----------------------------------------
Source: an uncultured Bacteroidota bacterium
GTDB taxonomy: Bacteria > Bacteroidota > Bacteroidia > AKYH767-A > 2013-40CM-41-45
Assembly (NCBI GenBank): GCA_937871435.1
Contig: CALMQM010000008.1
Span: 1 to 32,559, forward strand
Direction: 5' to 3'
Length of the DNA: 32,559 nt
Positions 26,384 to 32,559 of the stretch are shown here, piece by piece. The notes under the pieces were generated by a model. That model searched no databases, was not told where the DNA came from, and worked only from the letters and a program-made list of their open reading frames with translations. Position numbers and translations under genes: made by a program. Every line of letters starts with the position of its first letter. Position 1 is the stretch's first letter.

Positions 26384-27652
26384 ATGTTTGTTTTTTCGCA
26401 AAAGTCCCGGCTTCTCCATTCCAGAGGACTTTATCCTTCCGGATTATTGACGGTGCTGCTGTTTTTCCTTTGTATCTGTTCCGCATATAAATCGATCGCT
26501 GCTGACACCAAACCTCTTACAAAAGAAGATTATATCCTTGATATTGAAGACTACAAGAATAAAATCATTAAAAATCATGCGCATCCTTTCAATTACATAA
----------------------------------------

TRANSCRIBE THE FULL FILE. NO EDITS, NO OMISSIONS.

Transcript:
Source: an uncultured Bacteroidota bacterium
GTDB taxonomy: Bacteria > Bacteroidota > Bacteroidia > AKYH767-A > 2013-40CM-41-45
Assembly (NCBI GenBank): GCA_937871435.1
Contig: CALMQM010000008.1
Span: 1 to 32,559, forward strand
Direction: 5' to 3'
Length of the DNA: 32,559 nt
Positions 26,384 to 32,559 of the stretch are shown here, piece by piece. The notes under the pieces were generated by a model. That model searched no databases, was not told where the DNA came from, and worked only from the letters and a program-made list of their open reading frames with translations. Position numbers and translations under genes: made by a program. Every line of letters starts with the position of its first letter. Position 1 is the stretch's first letter.

Positions 26384-27652
26384 ATGTTTGTTTTTTCGCA
26401 AAAGTCCCGGCTTCTCCATTCCAGAGGACTTTATCCTTCCGGATTATTGACGGTGCTGCTGTTTTTCCTTTGTATCTGTTCCGCATATAAATCGATCGCT
26501 GCTGACACCAAACCTCTTACAAAAGAAGATTATATCCTTGATATTGAAGACTACAAGAATAAAATCATTAAAAATCATGCGCATCCTTTCAATTACATAA